This text has been on my mind since the very first weeks of the lockdown. And I tried – but every time I ran short of energy, and all my words and thoughts would slip away. However, last weekend I had, together with many of my friends, an incredibly positive experience of being a part of a worldwide party, initiated by one of my biggest music heroes – and this gave me the strength to put my feelings into words. I always knew that being a music lover is a great asset in dealing with stress – but now I am confident that this is a superpower.
From the very beginning, we found ourselves surrounded by love and care of our music heroes that kept on talking to us, playing for us, and encouraging us to participate, to get involved, to keep moving. I cannot even say how many times I thought how blessed I am to be a Queen fan. Because from the very first days, when everyone felt lost and frightened, Dr. Brian May initiated a tradition of “Micro Concertos” from his living room – he would play, talk to us, and sometimes sing. He would play his unforgettable solos, his favorite songs, and sometimes just jam and improvise.
All Queen family joined Brian in their effort to support their fans, and my daily visits to the Instagram feed turned into the breaths of so-much-needed fresh air. Especially in the first weeks of the quarantine when we all felt overwhelmed and disoriented. Our heroes were giving us the feeling of unity, of normalcy in the complete chaos that surrounded us. Adam chatted with his fans almost every day, sometimes showing them around his place, sometimes singing a bit, and sometimes doing a mesmerizing makeup tutorial. Roger started publishing drum lessons, and we all watched in awe his mastership in a close-up view.
From the very first week of quarantine Tyler Warren (a wonderful and multitalented musician, playing percussions in Queen and Adam band) launched a series of acoustic concerts on IG Live, playing and singing his favorite songs, including Queen deep cuts as well as his own songs. These shows became a highlight of my week, an hour of joy that made me forget about my anxieties. After each concert, I would always add more songs to my playlist – Tyler’s set lists are diverse and very original. The most recent live stream was all about “The Game” album – and to everybody’s joy, Tyler summoned another member of Queen family, the amazing bass guitarist Neil Fairclough, showing again and again that physical separation cannot put any limits on friendship and creativity.
I can talk about these concerts, live IG shows, and wonderful collaborations for hours: the #JamWithBri initiative that drew in hundreds of people, including the accomplished musicians; the happy and warm concerts by Kerry Ellis that I already wrote about in my blog – an unending source of energy and joy; or numerous mini-performances of Queen songs all gathered under a hashtag #DontStopUsNow.
But I digress; let us go back to what I started with, a release of a new song “Get Up” written by Kings Daughters and produced and co-recorded by Brian May. Even though the track was recorded before this storm has swept over our lives, the music video was made in complete lockdown, with the active participation of the audience that sent snippets of their dance movements from all over the world, breaking the barriers and turning the confinement into the worldwide participation. For me, this is a perfect manifestation of what we are all going through – being separated in our houses but united by one rhythm, one melody, one tune. And the involvement of Dr. Brian in this process also brings in the echoes of Queen magic, with their amazing ability to make their fans a part of their music, their videos, and their history.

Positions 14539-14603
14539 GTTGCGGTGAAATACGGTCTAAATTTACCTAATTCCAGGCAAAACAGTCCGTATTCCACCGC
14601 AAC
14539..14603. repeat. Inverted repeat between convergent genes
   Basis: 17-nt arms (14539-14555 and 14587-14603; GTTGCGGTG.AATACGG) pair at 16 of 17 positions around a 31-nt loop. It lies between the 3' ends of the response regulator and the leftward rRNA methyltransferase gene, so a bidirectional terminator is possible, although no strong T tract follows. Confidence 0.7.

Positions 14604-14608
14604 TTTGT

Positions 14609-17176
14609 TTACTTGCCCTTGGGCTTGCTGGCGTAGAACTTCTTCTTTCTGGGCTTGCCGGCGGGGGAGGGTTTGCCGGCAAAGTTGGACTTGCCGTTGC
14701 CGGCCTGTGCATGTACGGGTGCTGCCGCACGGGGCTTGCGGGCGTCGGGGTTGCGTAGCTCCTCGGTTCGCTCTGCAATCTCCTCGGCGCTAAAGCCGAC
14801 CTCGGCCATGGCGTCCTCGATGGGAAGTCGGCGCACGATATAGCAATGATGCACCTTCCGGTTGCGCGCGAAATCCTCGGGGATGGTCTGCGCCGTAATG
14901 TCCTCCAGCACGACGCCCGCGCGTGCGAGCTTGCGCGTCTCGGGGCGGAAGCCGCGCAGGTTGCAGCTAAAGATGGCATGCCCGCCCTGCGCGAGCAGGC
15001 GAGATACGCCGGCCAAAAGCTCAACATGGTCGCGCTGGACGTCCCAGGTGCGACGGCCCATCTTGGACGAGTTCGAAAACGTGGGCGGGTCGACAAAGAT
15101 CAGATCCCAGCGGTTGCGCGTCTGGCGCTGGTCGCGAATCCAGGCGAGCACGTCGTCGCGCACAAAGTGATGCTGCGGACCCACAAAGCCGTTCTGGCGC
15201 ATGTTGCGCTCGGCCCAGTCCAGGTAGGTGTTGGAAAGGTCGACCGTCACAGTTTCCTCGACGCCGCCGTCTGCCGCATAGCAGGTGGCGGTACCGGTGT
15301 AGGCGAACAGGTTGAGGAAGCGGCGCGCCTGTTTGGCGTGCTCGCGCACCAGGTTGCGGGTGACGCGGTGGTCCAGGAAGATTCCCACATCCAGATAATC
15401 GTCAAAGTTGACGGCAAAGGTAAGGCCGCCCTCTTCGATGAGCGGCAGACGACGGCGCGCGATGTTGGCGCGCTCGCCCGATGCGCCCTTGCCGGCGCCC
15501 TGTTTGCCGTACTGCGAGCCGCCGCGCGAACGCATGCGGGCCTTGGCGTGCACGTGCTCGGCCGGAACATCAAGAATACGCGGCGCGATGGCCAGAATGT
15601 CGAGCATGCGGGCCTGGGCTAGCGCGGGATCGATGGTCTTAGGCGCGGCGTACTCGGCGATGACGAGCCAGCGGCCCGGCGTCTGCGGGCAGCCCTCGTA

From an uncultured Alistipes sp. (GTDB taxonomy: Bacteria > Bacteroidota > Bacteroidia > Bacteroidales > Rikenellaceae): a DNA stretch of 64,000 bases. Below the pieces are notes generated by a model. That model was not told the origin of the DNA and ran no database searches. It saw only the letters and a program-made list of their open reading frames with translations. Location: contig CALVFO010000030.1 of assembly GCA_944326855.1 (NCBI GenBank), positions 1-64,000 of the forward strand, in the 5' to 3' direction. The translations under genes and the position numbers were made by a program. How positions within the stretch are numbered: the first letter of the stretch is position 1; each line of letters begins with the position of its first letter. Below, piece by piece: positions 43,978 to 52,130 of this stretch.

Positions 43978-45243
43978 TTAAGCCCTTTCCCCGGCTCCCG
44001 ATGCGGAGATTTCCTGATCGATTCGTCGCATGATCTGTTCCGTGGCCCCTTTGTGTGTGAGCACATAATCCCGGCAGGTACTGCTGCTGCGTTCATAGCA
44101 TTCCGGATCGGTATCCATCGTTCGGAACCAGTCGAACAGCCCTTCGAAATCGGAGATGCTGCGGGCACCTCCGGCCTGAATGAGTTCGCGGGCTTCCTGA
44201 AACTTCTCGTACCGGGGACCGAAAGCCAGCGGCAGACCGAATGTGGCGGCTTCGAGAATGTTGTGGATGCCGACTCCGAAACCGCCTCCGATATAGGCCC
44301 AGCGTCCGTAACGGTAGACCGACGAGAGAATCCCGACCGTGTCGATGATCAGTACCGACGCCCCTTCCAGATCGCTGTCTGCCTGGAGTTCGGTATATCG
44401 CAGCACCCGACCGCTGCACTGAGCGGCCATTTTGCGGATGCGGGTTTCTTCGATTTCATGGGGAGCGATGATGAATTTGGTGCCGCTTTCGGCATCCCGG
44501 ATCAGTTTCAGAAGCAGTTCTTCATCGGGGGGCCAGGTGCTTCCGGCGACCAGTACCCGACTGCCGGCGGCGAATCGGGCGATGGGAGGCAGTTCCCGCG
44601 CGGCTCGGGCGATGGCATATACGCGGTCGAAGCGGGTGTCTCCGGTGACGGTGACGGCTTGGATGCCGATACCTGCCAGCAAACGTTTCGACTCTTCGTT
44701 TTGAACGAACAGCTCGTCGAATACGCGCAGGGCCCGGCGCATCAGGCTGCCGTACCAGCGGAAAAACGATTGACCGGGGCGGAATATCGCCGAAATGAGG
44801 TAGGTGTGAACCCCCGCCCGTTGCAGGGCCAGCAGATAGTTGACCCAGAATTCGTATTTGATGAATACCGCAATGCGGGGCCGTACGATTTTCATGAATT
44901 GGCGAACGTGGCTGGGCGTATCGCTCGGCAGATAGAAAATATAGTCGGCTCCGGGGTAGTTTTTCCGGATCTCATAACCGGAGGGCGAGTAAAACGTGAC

Last weekend we all got together in the virtual realm of IG Live, with Dr. Brian being our host, and the ladies from Kings Daughters appearing on the computer screen. Suddenly everything was possible – we chatted with them and with each other; our heroes jammed and laughed, and even though I could not see my friends’ faces I knew they were there – and the feeling of togetherness was powerful and even overwhelming. I dressed up – even though I was in my room and nobody could see me – I sang along and danced to this wonderful and uplifting song that said “get up, get up” – and felt ridiculously happy and liberated, for the first time of 7 weeks of isolation. I think it is a magnificent example of how art becomes not only a tool for survival for people in isolation but also how artists themselves completely overcome this impossibility to perform in public.
My week is structured by all kinds of music and art that we are so lucky to see now. I may have forgotten what day or date it is because it does not matter anymore. However, I remember that Monday to Wednesday I tune in to Metropolitan Opera streams; Fridays and Saturdays are divided between A.L Webber’s musicals and Bejart ballets – I know that they are available for a very short period of time and we cannot miss them. Tyler usually goes live on Fridays, and Kerry sometimes performs on Saturdays. I cannot bear to think of future and of all freedom that we lost – instead, I bake and cook, I spend time with my family, I work in the backyard – and I dream of the next amazing concert or a live stream to come this week. And I sing an anthem with my heroes, hoping for the best, holding on to what is dear.
With my deepest respects and gratitude –
Katya Neklyudova – katya.3d